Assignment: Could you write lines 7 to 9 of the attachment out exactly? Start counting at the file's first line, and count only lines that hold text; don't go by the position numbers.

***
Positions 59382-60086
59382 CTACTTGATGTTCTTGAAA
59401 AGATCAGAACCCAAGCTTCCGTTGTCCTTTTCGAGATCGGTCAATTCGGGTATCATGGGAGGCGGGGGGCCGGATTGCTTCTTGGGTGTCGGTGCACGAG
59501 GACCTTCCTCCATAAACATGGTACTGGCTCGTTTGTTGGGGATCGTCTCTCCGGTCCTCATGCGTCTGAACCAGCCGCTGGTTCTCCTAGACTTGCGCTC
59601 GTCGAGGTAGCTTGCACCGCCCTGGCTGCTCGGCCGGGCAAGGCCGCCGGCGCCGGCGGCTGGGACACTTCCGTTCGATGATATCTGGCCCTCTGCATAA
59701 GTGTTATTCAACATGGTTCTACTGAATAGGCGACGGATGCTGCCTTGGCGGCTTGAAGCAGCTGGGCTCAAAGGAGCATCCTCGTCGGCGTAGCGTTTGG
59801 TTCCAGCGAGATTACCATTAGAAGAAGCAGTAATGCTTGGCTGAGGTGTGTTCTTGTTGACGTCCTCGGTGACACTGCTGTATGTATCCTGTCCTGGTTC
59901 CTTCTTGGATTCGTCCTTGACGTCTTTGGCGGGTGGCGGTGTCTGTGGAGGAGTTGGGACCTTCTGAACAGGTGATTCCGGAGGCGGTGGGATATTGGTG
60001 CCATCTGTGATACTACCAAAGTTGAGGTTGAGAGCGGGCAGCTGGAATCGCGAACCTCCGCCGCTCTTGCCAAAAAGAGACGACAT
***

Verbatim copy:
59801 TTCCAGCGAGATTACCATTAGAAGAAGCAGTAATGCTTGGCTGAGGTGTGTTCTTGTTGACGTCCTCGGTGACACTGCTGTATGTATCCTGTCCTGGTTC
59901 CTTCTTGGATTCGTCCTTGACGTCTTTGGCGGGTGGCGGTGTCTGTGGAGGAGTTGGGACCTTCTGAACAGGTGATTCCGGAGGCGGTGGGATATTGGTG
60001 CCATCTGTGATACTACCAAAGTTGAGGTTGAGAGCGGGCAGCTGGAATCGCGAACCTCCGCCGCTCTTGCCAAAAAGAGACGACAT